Photo by Adam Lapierre
Matt Totaro drives to the hoop against Columbia Christian during the 2012-13 basketball season.
Horizon Christian’s boys basketball team met its biggest challenge to date Wednesday, much the same way it has met all its other challenges this season. The Hawks relied on their defense to turn a close game against Portland’s Columbia Christian into a comfortable 61-45 victory.
Playing at home for the first time since Dec. 1, and playing without starting post Jake Wells — the team’s lone senior — Horizon forced 24 turnovers in running its record to 11-0. Wells was away on a family vacation, but his teammates didn’t skip a beat in his absence.
“I’m proud of how you played today; you played hard from start to finish,” Horizon coach Darrin Lingel said in the team room after the game. “We talked about them making a run at you, and they did, and you responded.”
Lingel gave his players the day off from practice Thursday, heading into the start of Big Sky Conference play. Horizon was scheduled to play at Central Christian on Friday (results were unavailable at press time) and host Echo in a 4:30 p.m. contest Saturday.
The fact that the Hawks begin league play this week was not lost on their coach or players.
“We wanted to send a message to the rest of the league,” Lingel said. “This was a statement game.”
If Horizon plays like it did against Columbia, and in the 10 games prior to Wednesday when it outscored opponents by an average of 26 points, that message is pretty clear: The opposition had better bring its best game in order to hang with the Hawks.
Columbia, in second place in the Valley 10 League with a 5-1 record and 7-5 overall, hung for three quarters. The Knights feature a nice mix of an inside-outside game, led by 6-foot-9 post Connor Getting, and sharp-shooting guard Luke Moody. Getting showed a variety of offensive moves inside, as well as decent range from the outside en route to 22 points. Moody added nine points, hitting two three-pointers.
Columbia led early and was within striking distance most of the first half despite 14 turnovers. The Knights used a third-quarter scoring run and some poor shot selection by the Hawks (2 for 12 beyond the 3-point arc for the game) to pull within 31-30 with five minutes left in the period. Horizon, led by sophomore Mason Bloomster, responded to the run. The lanky, 6-3 Bloomster scored the next seven points and Micah Engel added a breakaway layup for a 40-30 Hawk lead.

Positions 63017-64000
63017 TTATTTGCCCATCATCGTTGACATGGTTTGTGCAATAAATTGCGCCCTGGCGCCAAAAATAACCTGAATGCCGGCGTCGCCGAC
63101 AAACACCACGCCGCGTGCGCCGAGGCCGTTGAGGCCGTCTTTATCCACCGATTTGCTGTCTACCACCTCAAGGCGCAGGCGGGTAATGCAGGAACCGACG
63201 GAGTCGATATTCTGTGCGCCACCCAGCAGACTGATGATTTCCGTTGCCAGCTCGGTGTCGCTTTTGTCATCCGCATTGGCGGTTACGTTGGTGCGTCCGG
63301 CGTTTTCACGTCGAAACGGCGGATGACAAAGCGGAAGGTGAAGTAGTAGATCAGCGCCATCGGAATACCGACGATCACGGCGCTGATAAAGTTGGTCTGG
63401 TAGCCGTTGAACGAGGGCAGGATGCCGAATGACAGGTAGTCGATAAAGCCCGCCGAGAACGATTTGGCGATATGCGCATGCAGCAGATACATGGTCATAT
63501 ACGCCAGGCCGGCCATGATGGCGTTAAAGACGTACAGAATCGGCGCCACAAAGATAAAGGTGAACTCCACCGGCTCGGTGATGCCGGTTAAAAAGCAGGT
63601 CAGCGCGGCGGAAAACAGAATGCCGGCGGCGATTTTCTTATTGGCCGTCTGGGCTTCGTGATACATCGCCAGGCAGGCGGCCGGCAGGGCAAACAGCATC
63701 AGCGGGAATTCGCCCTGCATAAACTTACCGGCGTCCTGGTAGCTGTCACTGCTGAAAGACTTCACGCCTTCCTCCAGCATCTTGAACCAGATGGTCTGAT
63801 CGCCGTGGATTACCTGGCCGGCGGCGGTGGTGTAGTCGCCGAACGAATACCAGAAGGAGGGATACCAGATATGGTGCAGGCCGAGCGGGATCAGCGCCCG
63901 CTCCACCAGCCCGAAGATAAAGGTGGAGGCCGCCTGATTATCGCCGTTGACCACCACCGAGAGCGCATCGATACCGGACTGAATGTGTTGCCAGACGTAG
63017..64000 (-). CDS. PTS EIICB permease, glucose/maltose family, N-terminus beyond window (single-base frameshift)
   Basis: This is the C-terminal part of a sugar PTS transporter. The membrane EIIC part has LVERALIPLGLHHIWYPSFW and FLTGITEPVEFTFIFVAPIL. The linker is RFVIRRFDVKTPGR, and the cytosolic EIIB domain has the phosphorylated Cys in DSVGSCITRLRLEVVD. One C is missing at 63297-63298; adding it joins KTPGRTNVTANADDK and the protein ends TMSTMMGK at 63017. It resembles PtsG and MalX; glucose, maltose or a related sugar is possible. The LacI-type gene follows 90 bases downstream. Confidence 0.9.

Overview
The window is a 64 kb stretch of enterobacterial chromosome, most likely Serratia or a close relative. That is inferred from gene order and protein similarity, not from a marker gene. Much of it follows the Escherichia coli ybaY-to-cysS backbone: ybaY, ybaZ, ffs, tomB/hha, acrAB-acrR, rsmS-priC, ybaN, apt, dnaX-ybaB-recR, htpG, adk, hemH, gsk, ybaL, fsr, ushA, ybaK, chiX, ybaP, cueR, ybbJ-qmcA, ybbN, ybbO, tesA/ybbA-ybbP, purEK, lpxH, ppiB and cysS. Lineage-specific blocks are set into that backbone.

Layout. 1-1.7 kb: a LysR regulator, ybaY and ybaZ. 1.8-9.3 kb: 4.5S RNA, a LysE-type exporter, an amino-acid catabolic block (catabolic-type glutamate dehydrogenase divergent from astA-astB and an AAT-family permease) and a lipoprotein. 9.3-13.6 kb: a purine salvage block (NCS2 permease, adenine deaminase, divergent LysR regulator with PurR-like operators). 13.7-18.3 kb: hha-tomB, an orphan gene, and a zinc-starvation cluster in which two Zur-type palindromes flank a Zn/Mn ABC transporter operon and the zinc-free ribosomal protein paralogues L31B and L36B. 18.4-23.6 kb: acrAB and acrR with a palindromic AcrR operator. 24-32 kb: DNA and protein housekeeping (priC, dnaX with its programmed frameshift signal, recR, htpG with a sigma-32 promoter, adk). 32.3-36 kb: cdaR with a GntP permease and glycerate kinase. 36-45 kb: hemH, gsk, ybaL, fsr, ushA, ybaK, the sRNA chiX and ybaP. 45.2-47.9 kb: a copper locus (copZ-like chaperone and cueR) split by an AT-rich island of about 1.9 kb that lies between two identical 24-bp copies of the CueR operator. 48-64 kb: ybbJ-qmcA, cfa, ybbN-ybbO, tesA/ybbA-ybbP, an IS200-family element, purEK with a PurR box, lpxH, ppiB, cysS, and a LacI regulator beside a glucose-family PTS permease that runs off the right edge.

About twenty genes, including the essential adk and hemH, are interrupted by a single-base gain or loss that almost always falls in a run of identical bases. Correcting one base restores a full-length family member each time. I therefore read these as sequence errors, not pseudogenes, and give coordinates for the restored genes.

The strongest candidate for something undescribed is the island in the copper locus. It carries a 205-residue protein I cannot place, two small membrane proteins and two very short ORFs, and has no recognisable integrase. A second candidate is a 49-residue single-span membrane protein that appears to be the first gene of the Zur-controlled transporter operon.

A Columbia timeout helped settle the Knights, who inched back to within six points late in the quarter. But early in the final period the Horizon defensive pressure bothered Columbia once again, leading to three turnovers out of four possessions. Horizon was patient on offense and expanded its lead to 19 points in the closing minutes.
“We executed in the fourth quarter really well and had our spacing down,” sophomore Ryan Aldrich said. “We came together in this game; without our big man, it definitely proved a point of how well we’re coming together and just how fluent we are.”
Bloomster was a good example. The active wing produced game highs in points (24) and rebounds (14), despite sitting out the final few minutes of the first quarter after taking an inadvertent elbow to the face. Junior Matt Totaro fought through the usual double teams he sees nowadays to add 17 points and 12 rebounds.
“It was definitely a big difference playing that caliber of a team,” Totaro said of the Knights, who shot 53 percent from the field. “We stepped up and were able to figure them out throughout the game. We just stayed patient and played our game.
“We’re not a one-trick pony; everyone can play on this team,” Totaro said. “We’re a balanced team ... each game a different player is capable of stepping up for us.”